London - As Arsenal's players frolicked in the Wembley sunshine and their vanquished opponents beat a retreat, it was easy to imagine Community Shield success as a harbinger of Premier League glory.
A troublesome rival who had inflicted several painful defeats on Arsene Wenger's side had finally been put in their place by the FA Cup holders with a vibrant display that bore the hallmark of potential champions.
But within two months of that 3-0 rout of reigning champions Manchester City in August 2014, the Gunners' title challenge was in tatters amid bitter recriminations about Wenger's failure to strengthen his squad.
So 12 months on, with optimism once again abounding at the Emirates Stadium following last weekend's 1-0 win against champions Chelsea in the Community Shield, the anti-climatic aftermath of that victory over City should serve as a cautionary tale.
Arsenal know they must make a faster start than last year to avoid being cast adrift of the leaders and Per Mertesacker, their German defender, has warned his team-mates against getting carried away.
"We have had a great pre-season so far, and the peak was winning the Community Shield, but any significant predictions from the game are very difficult," Mertesacker said.
"It was a good test for both teams a week before the season. Everyone has to adjust a bit now. We have good form, so whether we can keep that and start the season well is the key."
Without question Arsenal have improved since the dog days of last December, when a loss at Stoke City prompted furious fans to verbally abuse Wenger as he boarded a train home, yet they still have to turn tantalising potential into tangible rewards.
It should help Arsenal's cause that they finally seem to have solved their problems in matches against their fellow title contenders.
Tormented by a miserable run of 15 games without a win against English teams who had qualified for the Champions League the previous season, Arsenal's belief has soared since a victory at City in January.
That watchful 2-0 win at the Etihad Stadium sparked a surge that brought a third-place finish and a 4-0 thrashing of Aston Villa to retain the FA Cup.
Arsenal's attacking play against Villa reached the kind of majestic heights last seen by Gunners fans when their famous 'Invincibles' won the club's most recent title in 2004.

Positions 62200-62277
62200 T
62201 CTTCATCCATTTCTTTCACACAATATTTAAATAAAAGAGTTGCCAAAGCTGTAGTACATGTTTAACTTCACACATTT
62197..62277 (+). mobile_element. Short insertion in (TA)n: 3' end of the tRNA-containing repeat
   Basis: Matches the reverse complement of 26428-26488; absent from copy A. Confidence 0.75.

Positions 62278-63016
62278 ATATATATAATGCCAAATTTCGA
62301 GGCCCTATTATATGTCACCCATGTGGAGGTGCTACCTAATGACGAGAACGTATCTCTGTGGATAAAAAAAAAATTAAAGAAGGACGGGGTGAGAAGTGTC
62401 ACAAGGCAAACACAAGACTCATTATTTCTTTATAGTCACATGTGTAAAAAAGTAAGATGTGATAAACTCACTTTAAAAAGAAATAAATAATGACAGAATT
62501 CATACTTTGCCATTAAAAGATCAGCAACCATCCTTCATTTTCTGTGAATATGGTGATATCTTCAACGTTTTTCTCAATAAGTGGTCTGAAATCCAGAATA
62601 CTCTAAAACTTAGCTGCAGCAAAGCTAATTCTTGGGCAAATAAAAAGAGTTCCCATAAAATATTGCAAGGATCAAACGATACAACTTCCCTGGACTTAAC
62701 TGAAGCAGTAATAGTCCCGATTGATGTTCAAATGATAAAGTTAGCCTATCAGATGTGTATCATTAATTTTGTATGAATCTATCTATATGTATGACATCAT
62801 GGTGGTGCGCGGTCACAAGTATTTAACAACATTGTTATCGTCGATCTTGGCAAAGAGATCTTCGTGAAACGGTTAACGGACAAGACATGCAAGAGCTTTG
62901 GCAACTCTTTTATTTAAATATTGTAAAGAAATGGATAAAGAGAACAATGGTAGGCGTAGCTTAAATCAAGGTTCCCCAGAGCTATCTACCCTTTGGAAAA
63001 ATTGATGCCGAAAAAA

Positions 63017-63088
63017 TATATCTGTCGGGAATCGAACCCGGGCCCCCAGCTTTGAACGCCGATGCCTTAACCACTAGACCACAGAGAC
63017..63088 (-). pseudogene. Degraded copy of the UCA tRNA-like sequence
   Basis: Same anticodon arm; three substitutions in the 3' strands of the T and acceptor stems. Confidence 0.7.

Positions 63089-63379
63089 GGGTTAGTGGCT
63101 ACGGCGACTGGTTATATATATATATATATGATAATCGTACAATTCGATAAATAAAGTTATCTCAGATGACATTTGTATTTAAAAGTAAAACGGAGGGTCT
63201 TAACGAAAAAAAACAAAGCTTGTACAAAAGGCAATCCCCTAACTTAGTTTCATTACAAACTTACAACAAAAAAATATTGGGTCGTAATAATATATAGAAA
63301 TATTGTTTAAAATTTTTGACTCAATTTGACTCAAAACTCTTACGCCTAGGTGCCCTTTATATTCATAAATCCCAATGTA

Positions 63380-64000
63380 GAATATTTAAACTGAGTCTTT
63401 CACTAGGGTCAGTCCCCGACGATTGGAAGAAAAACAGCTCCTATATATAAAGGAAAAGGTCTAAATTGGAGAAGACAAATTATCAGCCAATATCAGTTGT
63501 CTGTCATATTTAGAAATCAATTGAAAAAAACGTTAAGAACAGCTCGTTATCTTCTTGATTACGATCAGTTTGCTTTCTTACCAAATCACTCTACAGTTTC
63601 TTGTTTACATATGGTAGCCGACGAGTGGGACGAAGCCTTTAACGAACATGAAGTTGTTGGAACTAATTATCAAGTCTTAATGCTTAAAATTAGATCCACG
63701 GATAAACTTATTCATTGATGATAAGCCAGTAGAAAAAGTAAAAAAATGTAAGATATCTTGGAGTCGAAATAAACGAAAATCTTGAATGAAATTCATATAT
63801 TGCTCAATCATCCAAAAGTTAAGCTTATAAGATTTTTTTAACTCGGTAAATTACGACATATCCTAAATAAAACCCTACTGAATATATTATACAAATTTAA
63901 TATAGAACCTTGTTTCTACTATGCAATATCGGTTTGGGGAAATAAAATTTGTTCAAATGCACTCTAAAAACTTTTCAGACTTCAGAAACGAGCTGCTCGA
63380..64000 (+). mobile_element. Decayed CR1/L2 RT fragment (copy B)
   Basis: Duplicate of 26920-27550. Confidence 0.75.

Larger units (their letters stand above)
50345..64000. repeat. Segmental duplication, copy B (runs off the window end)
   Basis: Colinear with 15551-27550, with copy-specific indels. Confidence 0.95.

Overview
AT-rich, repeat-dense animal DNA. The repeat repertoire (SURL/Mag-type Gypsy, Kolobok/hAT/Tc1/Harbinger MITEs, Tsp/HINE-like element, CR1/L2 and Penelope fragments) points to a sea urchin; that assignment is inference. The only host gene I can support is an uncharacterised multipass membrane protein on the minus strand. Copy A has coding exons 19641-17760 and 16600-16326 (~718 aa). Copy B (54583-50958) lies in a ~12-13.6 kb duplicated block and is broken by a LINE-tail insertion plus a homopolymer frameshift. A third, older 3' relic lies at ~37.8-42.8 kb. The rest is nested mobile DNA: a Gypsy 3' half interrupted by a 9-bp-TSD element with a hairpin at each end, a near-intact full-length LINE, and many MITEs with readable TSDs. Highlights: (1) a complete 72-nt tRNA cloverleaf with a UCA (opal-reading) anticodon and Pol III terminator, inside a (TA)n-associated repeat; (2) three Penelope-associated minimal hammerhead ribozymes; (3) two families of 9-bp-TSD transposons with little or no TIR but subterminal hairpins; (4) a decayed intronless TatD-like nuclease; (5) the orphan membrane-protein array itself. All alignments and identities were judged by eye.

But Wenger's commitment to his purist principles has never been in question and his latest group of creative talents -- Alexis Sanchez, Mesut Ozil, Santi Cazorla, Aaron Ramsey and Jack Wilshere, stands comparison with any other collection of attacking players in the top tier.
It is the defensive side of the game that has often been Arsenal's Achilles heel, so it was encouraging for Wenger that his players were able to produce a dogged and tactically mature display to protect their first-half lead against Chelsea last Sunday.
Crucially, Wenger has managed to lure Petr Cech away from Chelsea, a $15.6 million investment that should give Arsenal the kind of assured presence in goal they have lacked since the days of Jens Lehmann.
With Cech delivering a typically solid display against his old club, fans and players are queueing up to claim Arsenal at last have the steely spine needed to wrestle the title away from Stamford Bridge.
And Mertesacker is hopeful that the obdurate rearguard action at Wembley will not prove to have been a false dawn once the bullets start flying in the title battle.
"The title race is decided by details and which team can maintain a good spirit, that level of focus which is vital throughout the season," he said.
"Chelsea have shown it and we have to step up and do more than last season, so that is the question for us. We asked the question to ourselves and you could see we really want to compete and do the next step."